China last week proposed restarting the Six Party Talks on North Korea, but at least one of the parties, Japan, is not interested. The talks, which include South Korea, China, the United States, Japan, and Russia, began in 2003 and were last held in 2007. The principal gain from the talks seems to have been the closure of the Yongbyon nuclear power plant. North Korea announced in April 2009 it would never again participate in the talks.

Following last week’s deadly artillery strike on a South Korean island by the North, Beijing on Sunday proposed the six nations –the two Koreas, China, the U.S., Russia and Japan – resume the long-suspended series of talks, originally designed to persuade North Korea to disarm.

“It’s unacceptable for us to hold six-party talks only because North Korea has gone amok,” the minister said. “We must first see some kind of sincere effort from North Korea on its uranium enrichment program and the latest incident.” (Link)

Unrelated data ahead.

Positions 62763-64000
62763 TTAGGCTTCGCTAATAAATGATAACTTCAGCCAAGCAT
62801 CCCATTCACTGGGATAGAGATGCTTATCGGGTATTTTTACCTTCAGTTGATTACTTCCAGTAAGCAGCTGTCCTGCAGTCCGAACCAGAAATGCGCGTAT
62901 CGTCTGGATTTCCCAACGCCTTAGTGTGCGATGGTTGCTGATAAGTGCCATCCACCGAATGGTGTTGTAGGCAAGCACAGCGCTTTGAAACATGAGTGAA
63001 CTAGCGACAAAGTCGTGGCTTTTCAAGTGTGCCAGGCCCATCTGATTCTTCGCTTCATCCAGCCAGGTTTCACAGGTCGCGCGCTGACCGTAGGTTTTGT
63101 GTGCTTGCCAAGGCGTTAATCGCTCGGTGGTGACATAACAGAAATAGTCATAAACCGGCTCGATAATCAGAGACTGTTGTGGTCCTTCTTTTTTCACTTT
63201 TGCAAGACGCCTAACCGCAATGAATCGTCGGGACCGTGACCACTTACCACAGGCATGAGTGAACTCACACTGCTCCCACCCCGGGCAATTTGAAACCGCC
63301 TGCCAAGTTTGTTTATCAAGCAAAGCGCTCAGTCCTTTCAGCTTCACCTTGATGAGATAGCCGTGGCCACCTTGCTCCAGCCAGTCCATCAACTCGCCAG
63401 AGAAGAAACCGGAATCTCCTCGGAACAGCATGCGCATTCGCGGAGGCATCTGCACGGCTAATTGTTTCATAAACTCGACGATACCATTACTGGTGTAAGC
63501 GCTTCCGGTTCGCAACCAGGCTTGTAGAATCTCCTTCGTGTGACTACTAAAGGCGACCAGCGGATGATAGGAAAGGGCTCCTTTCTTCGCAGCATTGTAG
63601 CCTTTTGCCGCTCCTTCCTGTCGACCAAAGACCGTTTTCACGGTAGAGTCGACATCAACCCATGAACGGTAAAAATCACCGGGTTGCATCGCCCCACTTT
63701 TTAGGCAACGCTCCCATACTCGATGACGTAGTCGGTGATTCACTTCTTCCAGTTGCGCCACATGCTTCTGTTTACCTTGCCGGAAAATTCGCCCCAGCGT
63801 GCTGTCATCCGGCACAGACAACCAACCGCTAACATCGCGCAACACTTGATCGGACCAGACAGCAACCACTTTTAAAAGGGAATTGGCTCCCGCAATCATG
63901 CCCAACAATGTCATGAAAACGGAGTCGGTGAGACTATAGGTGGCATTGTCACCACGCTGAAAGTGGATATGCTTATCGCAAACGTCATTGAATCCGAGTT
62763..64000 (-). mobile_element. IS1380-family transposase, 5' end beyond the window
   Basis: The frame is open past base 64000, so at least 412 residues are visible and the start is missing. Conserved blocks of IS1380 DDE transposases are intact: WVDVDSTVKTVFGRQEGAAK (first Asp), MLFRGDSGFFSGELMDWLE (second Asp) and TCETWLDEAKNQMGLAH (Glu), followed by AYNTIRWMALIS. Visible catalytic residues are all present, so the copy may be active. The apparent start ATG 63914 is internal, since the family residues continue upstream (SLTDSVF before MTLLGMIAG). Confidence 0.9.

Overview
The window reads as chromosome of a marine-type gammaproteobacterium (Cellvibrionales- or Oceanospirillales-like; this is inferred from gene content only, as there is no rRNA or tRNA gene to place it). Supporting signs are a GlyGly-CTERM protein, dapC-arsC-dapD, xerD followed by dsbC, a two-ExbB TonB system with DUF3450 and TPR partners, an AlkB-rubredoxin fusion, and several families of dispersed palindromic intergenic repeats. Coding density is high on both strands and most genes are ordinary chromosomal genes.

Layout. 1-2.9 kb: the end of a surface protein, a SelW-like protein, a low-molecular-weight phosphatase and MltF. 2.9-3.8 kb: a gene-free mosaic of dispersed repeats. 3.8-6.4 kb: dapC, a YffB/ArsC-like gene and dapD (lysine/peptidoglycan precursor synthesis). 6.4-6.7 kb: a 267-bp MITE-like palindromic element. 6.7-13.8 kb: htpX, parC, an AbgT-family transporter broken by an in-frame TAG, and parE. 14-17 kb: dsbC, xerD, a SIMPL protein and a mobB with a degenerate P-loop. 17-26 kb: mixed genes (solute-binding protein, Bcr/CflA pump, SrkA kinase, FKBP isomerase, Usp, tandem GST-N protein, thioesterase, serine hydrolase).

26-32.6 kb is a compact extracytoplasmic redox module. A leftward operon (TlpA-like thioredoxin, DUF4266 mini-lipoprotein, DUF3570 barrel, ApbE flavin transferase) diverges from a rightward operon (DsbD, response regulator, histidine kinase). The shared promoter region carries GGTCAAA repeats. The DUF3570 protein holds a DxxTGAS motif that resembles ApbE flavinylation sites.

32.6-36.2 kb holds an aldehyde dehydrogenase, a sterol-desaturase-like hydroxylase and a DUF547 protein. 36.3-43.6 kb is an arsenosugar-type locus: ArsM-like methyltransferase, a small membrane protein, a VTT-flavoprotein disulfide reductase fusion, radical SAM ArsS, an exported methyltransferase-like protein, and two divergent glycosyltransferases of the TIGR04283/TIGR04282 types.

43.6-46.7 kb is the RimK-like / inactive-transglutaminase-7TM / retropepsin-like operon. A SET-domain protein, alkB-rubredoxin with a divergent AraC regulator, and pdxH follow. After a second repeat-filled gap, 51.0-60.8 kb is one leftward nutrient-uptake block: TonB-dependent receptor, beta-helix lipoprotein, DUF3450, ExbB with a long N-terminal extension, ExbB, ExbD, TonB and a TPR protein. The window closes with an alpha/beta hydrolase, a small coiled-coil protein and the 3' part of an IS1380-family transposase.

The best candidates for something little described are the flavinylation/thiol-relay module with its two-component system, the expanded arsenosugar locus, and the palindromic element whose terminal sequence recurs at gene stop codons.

One can’t help but wonder if Japan would be more eager to work with China — or at least not shoot it down so publicly — if China hadn’t been so pushy lately. Hopefully the decision makers in the PRC are wondering the same thing. China no longer has any positive influence with Japan, and there’s no longer incentive for Japan to make China look good.

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A contributor and editor at the blog War Is Boring, Kyle Mizokami started Japan Security Watch in 2010 to further understand Japan's defenses and security policy.
Kyle Mizokami has 596 post(s) on Japan Security Watch